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February 2000, Week 5 -- From the Office to the Playroom

  WordPerfect Office 2000

   Let's look at Corel's "WordPerfect Office 2000," which is interesting enough in its own right and will later take us far afield.

   This package is designed to compete with "Microsoft Office" but is a much better deal. It has pretty much the same nuts and bolts, plus a few extra parts, and sells for $450 compared with about $650 for Microsoft Office. An upgrade from earlier versions or competing packages costs $159. Still, there are other considerations, and as it stands this will never be a big hit with large businesses. But it can be a big hit with small ones.

 

   The "small business edition" of WordPerfect Office contains several features not found in the Microsoft competitor. One of the best is "Peachtree First Accounting." This is a honey of new accounting program that can easily stand on its own against Quicken and QuickBooks. It even converts Quicken files into Peachtree format. It's easy to learn, includes check writing, project tacking, and automatic data fill for things you do often.

 

   WordPerfect Office 2000 also has "On-line Merchant," which lets you create and publish a store on the WorldWide Web, and "Trellix 2" which lets you continue to publish documents to the web no matter how complex they are. Of course, WordPerfect itself can translate a document into HTML code for instant publishing to the web, just as Microsoft Word can, though handling graphics and animations gets tricky for both. Let a program dedicated to that purpose do it. WordPerfect Office adds Norton AntiVirus, WinFax and Corel PrintOffice, a publishing program similar to Microsoft Publisher.

 

   All the important stuff is here, plus the Peachtree accounting and a nice little fillip of a program that lets you print U.S. postage stamps directly onto envelopes and mailers. It's all a great deal, and yet, if I were the information systems guy for a substantial business I would still buy Microsoft Office. Why? Because what matters to large businesses is uniformity. They want everybody to not only be on the same page, but have the same reference manuals. It is easier to be consistent and have inter-operability, if you will, with Microsoft.

 

   So this is a good deal for small businesses, which have more flexibility, and often more courage. You can get more information from Corel. Phone: 800-772-6735 or 613-728-8200; web: www.corel.com.

 

Who's playing games here?

   We ran WordPerfect Office, a huge program set needing 320 megabytes of hard disk space and 32 MB of RAM, on a Mattel "Hot Wheels" computer for children.

   The Hot Wheels computer is dark blue and painted with racing car flames; it's aimed at boys. There's a "Barbie" version all in pink with decorative for girls. They come with matching monitors. The Hot Wheels also has an accessory steering wheel and foot pedals for car racing games, the Barbie version has a digital camera.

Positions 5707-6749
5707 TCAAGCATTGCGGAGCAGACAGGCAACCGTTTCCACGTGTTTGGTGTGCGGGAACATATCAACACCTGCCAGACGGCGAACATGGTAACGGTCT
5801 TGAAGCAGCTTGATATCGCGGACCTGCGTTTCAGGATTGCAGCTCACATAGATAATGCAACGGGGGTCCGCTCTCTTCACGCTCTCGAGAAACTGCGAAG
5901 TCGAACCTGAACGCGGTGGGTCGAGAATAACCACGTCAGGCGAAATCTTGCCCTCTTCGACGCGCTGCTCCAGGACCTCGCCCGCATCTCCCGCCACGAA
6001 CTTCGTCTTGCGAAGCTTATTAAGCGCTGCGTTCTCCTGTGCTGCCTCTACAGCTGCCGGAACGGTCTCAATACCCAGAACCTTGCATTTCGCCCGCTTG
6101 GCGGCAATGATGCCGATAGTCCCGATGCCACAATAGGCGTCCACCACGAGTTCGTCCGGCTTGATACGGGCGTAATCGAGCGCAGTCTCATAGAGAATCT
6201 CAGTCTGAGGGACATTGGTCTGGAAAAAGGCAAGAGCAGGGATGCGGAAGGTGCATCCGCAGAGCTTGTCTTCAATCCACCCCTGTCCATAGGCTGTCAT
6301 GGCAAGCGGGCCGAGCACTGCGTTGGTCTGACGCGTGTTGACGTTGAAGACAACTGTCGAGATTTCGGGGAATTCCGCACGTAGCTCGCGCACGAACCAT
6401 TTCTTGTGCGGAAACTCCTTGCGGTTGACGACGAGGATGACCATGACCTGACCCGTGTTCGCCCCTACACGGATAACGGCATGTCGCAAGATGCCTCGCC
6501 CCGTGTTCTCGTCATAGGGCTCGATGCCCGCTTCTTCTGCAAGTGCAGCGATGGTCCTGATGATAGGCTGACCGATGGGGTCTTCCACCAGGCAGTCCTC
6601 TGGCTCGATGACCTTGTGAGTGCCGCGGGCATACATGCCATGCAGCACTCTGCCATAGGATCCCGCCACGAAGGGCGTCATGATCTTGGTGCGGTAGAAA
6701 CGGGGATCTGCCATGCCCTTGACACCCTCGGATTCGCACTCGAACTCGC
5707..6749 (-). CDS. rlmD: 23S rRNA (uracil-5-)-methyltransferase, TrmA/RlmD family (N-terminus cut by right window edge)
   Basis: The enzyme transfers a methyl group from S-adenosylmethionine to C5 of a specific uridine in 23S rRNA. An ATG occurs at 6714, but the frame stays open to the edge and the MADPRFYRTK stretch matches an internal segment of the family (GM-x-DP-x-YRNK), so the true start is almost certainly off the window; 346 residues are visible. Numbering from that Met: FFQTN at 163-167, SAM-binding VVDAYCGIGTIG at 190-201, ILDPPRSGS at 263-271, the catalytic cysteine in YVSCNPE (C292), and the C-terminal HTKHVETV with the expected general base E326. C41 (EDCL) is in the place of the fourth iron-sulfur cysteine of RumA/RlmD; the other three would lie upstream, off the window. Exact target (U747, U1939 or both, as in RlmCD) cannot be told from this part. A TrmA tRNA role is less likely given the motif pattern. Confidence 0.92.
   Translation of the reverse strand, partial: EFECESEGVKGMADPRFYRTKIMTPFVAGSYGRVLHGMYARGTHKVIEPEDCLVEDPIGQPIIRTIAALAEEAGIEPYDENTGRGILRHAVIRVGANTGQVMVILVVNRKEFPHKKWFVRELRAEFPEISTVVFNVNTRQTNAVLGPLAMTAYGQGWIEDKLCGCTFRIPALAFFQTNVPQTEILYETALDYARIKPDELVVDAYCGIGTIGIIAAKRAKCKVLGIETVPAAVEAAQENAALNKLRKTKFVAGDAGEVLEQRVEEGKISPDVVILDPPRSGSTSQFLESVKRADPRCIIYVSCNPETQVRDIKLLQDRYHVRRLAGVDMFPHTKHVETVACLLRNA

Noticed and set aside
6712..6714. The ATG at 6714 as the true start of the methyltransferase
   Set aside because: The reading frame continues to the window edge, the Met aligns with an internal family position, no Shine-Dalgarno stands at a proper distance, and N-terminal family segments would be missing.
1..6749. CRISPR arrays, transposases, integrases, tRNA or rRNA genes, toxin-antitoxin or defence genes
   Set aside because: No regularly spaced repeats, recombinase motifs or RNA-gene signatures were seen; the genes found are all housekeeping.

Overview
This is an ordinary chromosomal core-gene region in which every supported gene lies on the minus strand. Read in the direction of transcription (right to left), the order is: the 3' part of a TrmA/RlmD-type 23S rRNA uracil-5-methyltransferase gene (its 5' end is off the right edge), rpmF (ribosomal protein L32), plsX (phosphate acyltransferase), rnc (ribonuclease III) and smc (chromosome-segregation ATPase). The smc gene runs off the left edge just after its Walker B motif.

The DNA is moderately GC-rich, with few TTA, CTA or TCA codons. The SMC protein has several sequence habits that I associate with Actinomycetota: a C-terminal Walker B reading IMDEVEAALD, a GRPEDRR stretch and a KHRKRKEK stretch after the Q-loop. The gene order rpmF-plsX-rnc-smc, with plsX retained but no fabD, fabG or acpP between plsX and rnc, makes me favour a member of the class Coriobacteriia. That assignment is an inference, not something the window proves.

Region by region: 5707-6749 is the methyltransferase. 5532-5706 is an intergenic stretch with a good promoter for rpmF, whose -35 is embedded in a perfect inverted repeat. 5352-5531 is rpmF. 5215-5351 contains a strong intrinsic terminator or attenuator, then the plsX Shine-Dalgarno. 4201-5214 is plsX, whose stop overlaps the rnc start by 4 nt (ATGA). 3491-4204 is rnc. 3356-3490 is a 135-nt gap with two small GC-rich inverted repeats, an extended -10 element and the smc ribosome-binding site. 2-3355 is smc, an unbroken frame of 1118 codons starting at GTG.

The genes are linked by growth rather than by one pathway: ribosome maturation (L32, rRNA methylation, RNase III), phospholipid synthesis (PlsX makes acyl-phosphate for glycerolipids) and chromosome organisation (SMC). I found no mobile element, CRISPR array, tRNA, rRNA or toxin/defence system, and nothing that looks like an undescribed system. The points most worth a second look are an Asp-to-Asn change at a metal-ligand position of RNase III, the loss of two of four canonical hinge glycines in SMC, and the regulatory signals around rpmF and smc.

The whole thing -- computer, monitor, modem, racing controls, and 24 CDs of games and education -- sells for a little less than $600. It looks like a toy, but believe me ... this is no toy. Or to amend that, it is a toy in the sense that it's designed for children's play. In every other sense it's a regular Windows 98 office computer. If you buy a more expensive version for $799, they double the size of the hard drive and throw in WordPerfect Office.

   This was all something of a shock, mind you. The difference in appearance and performance caused a slight case of what psychologists call "cognitive dissonance." It ran WordPerfect Office and any number of other "serious" business programs we threw into it, with no complaints.

   This fun machine carries Mattel toy lines on the outside but is made by Patriot Computers of Canada; the monitor is made by Philips, the Dutch electronics giant. You have to get it from Patriot. Phone: 888-569-5437; e-mail: usa.sales@patriot.com; web: www.patriot.com.

 

Internuts: a liberal education and more

 

-- www.bartleby.com Your own Internet library of literature and learning. The site currently has 74 works, with an eclectic range covering such diverse pieces as G.K. Chesterton's "The Man Who Was Thursday," the poems of T.S. Eliot and Carl Sandburg, all 18 volumes of the Cambridge History of English and American Literature, and the inaugural addresses of American Presidents. The most recent addition is the 1918 edition of the Fannie Farmer Cookbook, then called "The Boston Cooking School Cook Book (sic)." All text is searchable.

 

-- www.libraryspot.com This is a site for general research and links to hundreds of libraries and reference works. We've mentioned the site before, but it's been such a long time and it's so good, that it's worth mentioning again. There's some new stuff too.

-- www.saveonphone.com  The site posts prices and service comparisons for virtually all long distance phone carriers and offers opinions on which ones provide the best deals.

-- www.ilovegraphics.com  Tips on creating graphics on your computers as well as some free downloads of animations, web buttons, arrows, etc.

-- www.overlawyered.com A compilation of articles and references pointing out abuses and mis-uses of the legal system.

-- www.festivals.com The name says it all: a list of festivals, at present confined to North America, Europe and Australia and New Zealand, but coverage is expanding. The site welcomes additions from viewers.

 

NOTE: Readers can search more than three years of columns at the "On Computers" web site: www.oncomp.com. You can e-mail Bob Schwabach at bobschwab@oncomp.com or bobschwab@aol.com.